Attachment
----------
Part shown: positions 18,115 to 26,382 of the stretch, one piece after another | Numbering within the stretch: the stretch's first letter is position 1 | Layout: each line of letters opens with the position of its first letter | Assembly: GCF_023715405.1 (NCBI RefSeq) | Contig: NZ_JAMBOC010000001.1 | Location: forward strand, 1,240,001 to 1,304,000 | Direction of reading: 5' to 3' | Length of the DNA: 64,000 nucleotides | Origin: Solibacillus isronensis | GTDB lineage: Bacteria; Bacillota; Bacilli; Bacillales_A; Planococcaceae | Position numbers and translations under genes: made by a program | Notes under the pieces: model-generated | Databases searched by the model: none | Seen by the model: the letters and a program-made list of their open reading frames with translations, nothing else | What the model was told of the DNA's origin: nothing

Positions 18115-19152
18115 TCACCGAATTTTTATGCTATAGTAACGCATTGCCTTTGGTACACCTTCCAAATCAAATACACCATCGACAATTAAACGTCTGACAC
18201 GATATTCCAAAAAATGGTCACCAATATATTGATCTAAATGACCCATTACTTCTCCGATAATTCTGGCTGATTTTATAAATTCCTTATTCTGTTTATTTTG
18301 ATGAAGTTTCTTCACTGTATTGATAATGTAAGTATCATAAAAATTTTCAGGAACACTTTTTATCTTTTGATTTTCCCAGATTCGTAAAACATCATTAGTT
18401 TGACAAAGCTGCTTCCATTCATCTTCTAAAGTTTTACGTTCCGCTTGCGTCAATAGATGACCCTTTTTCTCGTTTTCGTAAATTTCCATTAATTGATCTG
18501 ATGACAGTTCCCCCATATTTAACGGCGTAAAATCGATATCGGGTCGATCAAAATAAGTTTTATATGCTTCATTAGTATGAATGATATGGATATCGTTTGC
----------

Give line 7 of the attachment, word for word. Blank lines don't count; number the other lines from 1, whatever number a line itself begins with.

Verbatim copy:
18501 ATGACAGTTCCCCCATATTTAACGGCGTAAAATCGATATCGGGTCGATCAAAATAAGTTTTATATGCTTCATTAGTATGAATGATATGGATATCGTTTGC